Knowledge Quest began in 2001 by a homeschooling family, The Johnsons. They have 6 children and wanted to fill the holes that they saw in their homeschool curriculum choices. The main one being maps that their children could label and color in as they studied American and World Geography. Since then, they have had the privilege of working with numerous authors to bring other exciting resources to homeschooling families. You can read more about Knowledge Quest here.
My family and I had the pleasure of reading one of their newest books (on our Kindle), Sacagawea by Karla Akins. We had some familiarity with the character of Sacagawea from a few books we had read and also seeing the Night at the Museum movies. But those don’t really tell her story.
Not much is known about Sacagawea and so Karla has taken some literary license when writing this book. However, I really felt connected as we read the book.
It starts of with Sacagawea and her son Pompey. Her son seemed to be around 5 years old or so and he wants her to tell him stories of the past. Mainly the Man with Red Hair. You can tell that Sacagawea loves her son immensely and even though he has heard the story many times she tells it again. Thus begins the journey of Sacagawea.
The book talks about how she and her sister were kidnapped from their family and wound up being slaves. They stay slaves for several years. Then they are both won as bets of a game and become the brides of a Frenchman. It is here that she meets Lewis & Clark. Clark is the Man with Red Hair.
Sacagawea goes along as their guide to be able to talk to her people, who haven’t seen her since she was kidnapped, so that they can buy horses. She is THRILLED to be able to go home to see her family and to show them her son, Pompey.
Imagine, just having a baby and going on a long journey. But it’s not like today. They walked, boated, canoed, camped out without all the amenities we have today. They got blisters, infections, attacked by bears and so much more! Snow, rain, hail were all in this trip. It was not an easy thing for a new mom (and baby) to endure. But she did. She did it for the love of her family. The thought of seeing them again kept her going.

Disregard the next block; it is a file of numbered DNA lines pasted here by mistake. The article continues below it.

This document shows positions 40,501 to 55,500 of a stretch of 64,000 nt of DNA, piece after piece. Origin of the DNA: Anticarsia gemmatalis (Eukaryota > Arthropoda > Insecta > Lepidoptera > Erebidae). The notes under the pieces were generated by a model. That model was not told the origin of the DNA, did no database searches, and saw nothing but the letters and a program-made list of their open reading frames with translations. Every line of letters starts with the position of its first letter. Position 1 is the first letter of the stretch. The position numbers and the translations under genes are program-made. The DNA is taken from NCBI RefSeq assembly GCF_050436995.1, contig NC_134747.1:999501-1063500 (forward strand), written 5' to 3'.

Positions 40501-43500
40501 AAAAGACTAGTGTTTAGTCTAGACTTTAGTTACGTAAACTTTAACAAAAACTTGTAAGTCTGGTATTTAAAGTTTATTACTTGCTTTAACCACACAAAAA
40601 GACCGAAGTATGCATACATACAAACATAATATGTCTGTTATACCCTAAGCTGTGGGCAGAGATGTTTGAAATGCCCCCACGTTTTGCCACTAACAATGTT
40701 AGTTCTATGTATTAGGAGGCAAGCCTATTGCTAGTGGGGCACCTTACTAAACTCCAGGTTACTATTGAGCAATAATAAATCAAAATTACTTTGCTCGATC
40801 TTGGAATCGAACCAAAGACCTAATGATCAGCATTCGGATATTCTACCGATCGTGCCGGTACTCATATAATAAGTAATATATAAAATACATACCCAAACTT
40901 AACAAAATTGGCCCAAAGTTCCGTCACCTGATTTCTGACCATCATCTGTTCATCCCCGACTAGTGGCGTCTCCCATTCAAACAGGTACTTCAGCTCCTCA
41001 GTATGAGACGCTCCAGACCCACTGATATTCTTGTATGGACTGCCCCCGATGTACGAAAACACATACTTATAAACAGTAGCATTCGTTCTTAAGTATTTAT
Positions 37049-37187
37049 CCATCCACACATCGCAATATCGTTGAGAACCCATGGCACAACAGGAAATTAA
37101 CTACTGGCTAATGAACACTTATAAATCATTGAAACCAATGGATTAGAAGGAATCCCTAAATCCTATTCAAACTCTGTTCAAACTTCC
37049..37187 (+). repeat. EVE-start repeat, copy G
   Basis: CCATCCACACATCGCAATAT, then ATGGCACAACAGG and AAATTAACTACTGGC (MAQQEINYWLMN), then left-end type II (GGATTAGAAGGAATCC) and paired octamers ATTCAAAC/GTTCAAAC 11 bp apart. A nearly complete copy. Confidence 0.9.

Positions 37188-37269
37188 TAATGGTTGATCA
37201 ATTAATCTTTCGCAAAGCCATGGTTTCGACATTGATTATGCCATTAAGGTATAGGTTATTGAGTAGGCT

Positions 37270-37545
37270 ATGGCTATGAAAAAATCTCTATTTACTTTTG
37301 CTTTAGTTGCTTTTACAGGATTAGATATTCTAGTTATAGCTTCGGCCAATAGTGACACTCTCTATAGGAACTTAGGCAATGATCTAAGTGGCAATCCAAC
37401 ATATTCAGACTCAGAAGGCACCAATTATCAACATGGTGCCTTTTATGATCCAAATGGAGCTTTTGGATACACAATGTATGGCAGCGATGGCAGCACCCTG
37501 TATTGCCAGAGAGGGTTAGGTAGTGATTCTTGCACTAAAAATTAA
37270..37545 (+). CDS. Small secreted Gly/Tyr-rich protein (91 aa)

I will admit that at points I was crying. I know what it’s like to be away from family. But I at least had some say in that. Sacagawea did not.
I don’t want to give much more away, but I will say that we really enjoyed the book. Jonathan (11) was definitely able to understand what was going on and enjoyed hearing some of the journal entries from Lewis & Clark. Jordan (5) seemed to like Pompey quite a bit. He would keep asking about the little boy in the book.
The book is very well written and not hard to read. I even had Jonathan read a chapter a day so I could see what all he would remember about it.
I felt so emotional as Sacagawea grows up through this book. From a young girl to a teenager and then a wife and mother. She works hard and never gives up. Even when life threw everything at her, she keeps going. It was only during extreme illness that she stops for a moment (or so it seems). The emotional tugs as a mother got to me as well. She would do anything to protect her child. She also wanted the best for her child.
She struggles for her identity, especially since she is not like the “white-man”. She learns to stand up for herself and her son and ultimately wants to be known as an equal. Especially since she works so hard for everything.
I think that Sacagawea is a definite book to have in your library. You will definitely be able to connect to her character. It is something that the whole family can enjoy. I know mine did.
Sacagawea is available here for $3.99